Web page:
Obsessive compulsive disorder (OCD) is something that many people think they might have, but it is actually rarer than it might appear. It is a hugely disruptive mental condition that can completely ruin lives and cause severe anxiety and depression on top of the OCD. Here are some of the symptoms of OCD to look out for, and if you think you have it, you should seek specialist help right away.
Many people with OCD clean compulsively. It can take them all day to clean just the smallest space, but it will never seem clean enough. This is due to a feeling of germaphobia (literally a fear of germs) and feelings of being impure. Cleaning helps to remove these feelings temporarily, but the big problem is that this relief never lasts long and the urge to clean will soon return, usually much stronger than ever before.
If you are finding that you are spending more and more time cleaning, then it is very likely to be related to OCD. The real test is how you feel when you stop cleaning. If you feel anxious when you stop, OCD is even more likely.
Compulsive Hand Washing
One of the most noticeable signs of OCD is constant hand washing. Again, it comes from the fear of germs and could also be rooted in the fear of making others unwell, or of psychological feelings of being impure. It’s not just washing your hands a lot; there will tend to be a definite routine such as having to wash each hand the exact same number of times and using a specific soap. If this doesn’t happen, anxious, paralyzing fear and doubt can ruin the entire day, and it can last for much longer than that.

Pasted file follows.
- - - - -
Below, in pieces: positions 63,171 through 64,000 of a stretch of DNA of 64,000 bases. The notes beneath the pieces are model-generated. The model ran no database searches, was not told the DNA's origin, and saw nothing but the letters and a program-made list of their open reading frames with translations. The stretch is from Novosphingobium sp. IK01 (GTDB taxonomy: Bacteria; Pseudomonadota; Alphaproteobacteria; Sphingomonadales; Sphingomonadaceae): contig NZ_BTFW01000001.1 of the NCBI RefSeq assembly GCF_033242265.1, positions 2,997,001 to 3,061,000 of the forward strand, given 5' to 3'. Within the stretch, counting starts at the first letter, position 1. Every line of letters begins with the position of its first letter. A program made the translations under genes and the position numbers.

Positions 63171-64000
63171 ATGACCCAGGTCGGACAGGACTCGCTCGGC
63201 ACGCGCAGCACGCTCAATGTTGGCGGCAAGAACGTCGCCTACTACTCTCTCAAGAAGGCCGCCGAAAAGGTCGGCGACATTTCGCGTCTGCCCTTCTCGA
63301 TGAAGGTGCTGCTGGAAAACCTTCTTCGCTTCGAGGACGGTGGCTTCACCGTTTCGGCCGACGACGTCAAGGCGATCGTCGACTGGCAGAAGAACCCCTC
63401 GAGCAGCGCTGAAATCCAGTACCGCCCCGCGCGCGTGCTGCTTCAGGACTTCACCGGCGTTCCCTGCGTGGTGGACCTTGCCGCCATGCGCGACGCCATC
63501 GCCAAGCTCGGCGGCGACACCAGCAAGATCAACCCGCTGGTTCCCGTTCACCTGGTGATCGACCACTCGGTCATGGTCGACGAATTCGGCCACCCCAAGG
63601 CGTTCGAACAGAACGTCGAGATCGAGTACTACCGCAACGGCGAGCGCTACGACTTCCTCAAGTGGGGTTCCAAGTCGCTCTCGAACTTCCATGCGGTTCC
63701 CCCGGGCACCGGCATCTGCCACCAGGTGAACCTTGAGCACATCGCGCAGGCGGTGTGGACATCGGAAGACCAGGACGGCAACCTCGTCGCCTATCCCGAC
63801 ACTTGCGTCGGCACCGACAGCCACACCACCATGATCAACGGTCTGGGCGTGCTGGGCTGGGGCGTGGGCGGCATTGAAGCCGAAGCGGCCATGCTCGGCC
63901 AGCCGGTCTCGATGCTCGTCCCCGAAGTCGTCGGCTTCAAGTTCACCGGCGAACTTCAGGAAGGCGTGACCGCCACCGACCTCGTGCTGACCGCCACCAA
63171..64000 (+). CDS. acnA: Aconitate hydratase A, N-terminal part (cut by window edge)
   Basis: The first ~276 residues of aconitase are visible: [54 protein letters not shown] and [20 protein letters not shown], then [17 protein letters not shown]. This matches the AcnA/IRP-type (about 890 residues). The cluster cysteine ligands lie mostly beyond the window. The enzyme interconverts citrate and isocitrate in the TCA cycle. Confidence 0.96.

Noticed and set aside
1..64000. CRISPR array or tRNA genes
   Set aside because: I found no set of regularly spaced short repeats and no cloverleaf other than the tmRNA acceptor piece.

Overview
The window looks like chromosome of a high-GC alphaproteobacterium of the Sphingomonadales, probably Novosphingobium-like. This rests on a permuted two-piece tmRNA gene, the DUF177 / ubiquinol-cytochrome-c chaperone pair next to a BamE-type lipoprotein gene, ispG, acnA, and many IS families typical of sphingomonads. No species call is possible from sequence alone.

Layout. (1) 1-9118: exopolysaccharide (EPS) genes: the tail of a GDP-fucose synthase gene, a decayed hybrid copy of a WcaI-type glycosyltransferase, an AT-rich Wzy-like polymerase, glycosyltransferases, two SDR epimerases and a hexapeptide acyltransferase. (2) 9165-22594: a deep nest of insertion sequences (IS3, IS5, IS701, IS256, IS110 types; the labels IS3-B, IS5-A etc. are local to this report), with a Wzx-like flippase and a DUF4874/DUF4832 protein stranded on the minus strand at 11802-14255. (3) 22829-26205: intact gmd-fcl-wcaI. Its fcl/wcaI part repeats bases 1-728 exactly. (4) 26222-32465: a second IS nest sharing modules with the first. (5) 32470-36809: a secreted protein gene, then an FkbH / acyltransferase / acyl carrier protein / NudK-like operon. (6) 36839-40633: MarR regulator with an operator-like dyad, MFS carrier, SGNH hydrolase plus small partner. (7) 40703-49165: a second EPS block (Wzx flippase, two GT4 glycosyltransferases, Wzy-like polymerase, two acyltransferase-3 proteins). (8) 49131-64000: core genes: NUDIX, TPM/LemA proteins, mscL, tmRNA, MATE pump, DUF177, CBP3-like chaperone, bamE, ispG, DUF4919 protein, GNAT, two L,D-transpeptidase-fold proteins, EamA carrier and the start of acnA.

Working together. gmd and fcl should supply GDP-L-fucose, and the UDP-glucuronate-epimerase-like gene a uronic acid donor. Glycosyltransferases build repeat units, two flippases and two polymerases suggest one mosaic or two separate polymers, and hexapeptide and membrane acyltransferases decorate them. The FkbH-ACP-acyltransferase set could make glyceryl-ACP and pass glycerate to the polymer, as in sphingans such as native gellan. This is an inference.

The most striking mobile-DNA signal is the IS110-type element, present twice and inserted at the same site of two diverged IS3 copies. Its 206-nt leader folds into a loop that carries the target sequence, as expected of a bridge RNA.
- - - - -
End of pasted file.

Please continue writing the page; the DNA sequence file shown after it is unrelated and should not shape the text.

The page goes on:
If you are always thinking of germs and are afraid to touch things because you might get sick, even if that is an irrational fear, calling an expert can help you.
Can’t Break Habits
Everyone has habits that they find it difficult to break, but for many, there is a way around it. If they smoke, for example, they might check out vape shop to buy an alternative so that they can cut down. For someone with OCD, an alternative just won’t do due to the rituals involved. If they do manage to break a habit, they will quickly replace it with something else.
If you have to return to a locked door three, four, even more times to ensure that it is locked even though you know it is, or if you have to keep going back to the oven before going to bed because you need to check that it is totally off even though you haven’t used it that day, you may well be suffering from OCD. This kind of checking behavior affects around one-third of OCD sufferers, and the severity levels can go from mild to debilitating. It can even interfere with everyday life by making you late for work or because you keep having to get up in the night to check things.